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Friday, July 16, 2010

U.C. Spokespeople's Dueling Rationales For Booting Filmmaker Out of Meeting

Posted By on Fri, Jul 16, 2010 at 3:55 PM

click to enlarge get_out.jpg
Call us crazy, but we were beginning to think that the rationale for denying a documentary filmmaker access to a U.C. Regents meeting yesterday depended on the university spokesperson you spoke to.

Yesterday, UC officials told 35-year-old filmmaker Ric Chavez that he couldn't tape a regents meeting in Mission Bay. State Sen. Leland Yee and free press advocates have condemned this as a violation of the state's open meeting laws. But just why Chavez was ejected from the premises remains murky.

U.C. spokesman Pete

King told us that U.C. officials were going to let Chavez into the meeting to film -- as they would allow any "Joe Private

Citizen" to film the meeting, he said -- until U.C. police complained that

Chavez was filming their security setup. The bottom line: It was a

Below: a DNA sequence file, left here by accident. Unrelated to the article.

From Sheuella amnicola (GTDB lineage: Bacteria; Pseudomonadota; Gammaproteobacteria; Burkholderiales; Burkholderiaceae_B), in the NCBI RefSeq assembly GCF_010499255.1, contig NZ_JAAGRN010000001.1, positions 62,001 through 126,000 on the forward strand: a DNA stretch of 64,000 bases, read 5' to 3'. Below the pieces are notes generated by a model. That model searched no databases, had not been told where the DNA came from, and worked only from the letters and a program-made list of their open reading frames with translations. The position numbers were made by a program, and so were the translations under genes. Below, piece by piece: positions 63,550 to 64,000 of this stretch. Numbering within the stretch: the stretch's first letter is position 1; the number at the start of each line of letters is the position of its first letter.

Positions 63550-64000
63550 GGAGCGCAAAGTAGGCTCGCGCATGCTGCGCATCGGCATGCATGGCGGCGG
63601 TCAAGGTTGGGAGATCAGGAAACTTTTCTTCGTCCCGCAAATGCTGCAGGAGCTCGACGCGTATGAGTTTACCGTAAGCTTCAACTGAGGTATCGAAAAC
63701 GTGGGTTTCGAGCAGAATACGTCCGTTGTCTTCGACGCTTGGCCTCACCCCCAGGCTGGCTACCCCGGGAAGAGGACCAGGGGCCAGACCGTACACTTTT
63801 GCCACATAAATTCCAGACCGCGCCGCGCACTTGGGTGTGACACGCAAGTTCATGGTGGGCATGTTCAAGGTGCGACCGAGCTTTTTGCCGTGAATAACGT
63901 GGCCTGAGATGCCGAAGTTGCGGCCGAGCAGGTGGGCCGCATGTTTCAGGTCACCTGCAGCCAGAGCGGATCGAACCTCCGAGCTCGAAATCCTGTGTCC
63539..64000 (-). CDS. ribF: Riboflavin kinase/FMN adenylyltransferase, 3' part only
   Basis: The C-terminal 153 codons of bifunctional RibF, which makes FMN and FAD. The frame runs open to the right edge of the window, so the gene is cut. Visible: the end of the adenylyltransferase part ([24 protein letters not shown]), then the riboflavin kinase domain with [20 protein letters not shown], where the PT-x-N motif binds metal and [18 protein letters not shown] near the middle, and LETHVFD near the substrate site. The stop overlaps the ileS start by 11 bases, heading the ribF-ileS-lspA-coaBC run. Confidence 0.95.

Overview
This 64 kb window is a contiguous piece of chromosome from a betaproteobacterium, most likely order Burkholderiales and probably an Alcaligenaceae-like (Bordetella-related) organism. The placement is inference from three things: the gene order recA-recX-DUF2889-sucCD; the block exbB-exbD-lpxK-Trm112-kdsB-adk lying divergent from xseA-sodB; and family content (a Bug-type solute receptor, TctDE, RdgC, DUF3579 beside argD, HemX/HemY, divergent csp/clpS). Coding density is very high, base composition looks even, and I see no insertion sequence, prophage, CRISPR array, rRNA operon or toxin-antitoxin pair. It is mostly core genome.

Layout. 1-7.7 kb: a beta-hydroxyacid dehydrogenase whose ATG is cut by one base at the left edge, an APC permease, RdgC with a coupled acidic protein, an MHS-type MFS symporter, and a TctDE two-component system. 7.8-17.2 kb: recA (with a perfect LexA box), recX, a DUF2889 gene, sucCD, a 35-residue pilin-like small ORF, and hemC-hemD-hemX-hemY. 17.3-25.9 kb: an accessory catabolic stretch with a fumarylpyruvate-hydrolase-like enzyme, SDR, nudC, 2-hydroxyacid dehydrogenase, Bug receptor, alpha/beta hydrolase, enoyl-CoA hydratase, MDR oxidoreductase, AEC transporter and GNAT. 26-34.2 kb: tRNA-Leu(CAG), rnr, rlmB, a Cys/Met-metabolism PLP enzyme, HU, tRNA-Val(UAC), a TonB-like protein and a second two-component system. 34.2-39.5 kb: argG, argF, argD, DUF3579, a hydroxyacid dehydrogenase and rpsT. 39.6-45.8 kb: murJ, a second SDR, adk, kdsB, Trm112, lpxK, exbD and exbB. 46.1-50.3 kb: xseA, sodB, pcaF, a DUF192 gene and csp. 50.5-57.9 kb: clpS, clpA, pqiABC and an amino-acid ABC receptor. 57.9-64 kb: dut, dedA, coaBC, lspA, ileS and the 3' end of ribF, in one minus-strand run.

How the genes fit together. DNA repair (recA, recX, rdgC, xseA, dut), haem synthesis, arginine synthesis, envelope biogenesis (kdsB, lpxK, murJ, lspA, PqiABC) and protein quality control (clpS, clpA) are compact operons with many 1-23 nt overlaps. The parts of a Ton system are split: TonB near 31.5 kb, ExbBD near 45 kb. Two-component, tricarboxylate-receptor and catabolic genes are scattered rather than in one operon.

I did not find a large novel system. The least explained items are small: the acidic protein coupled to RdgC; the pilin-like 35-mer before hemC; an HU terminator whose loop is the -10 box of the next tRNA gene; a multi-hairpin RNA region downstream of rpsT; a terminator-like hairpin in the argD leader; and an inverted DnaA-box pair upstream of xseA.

police decision, not ours. Yet today in the Chronicle,

U.C. spokeswoman Lynn Tierney had a very different story. She said it's a

blanket policy that the regents never let anyone but credentialed media

film or record the meetings. 

click to enlarge Sayonara, Mr. Chavez...
  • Sayonara, Mr. Chavez...
These rationales are not compatible. We called Tierney today to find out what gives. She repeated that it's policy that no one

can record the meetings but credentialed media. But she otherwise

confirmed that both U.C. officials (herself

included) and the police didn't want to let Chavez in.

"We'd told him in an e-mail, we wouldn't be able to accommodate him in

the press area," Tierney says. Yet when Chavez still showed up, "I was going

to make an exception and maybe let him in. But then I talked to the

police and when they informed me they had some concerns about him and

had already had another encounter with them outside, then I reverted. I

made a mistake in judgment by even considering letting him in."

So there you have it. Tierney says that the U.C.'s legal counsel is

reviewing the regents meetings policy to see if it's out of compliance

with the state's open meeting laws -- which state any citizen can record proceedings of a

government meeting. Senator Leland Yee's office would like to save them

the labor: They are.

Follow us on Twitter at @TheSnitchSF

and @SFWeekly 


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Lauren Smiley


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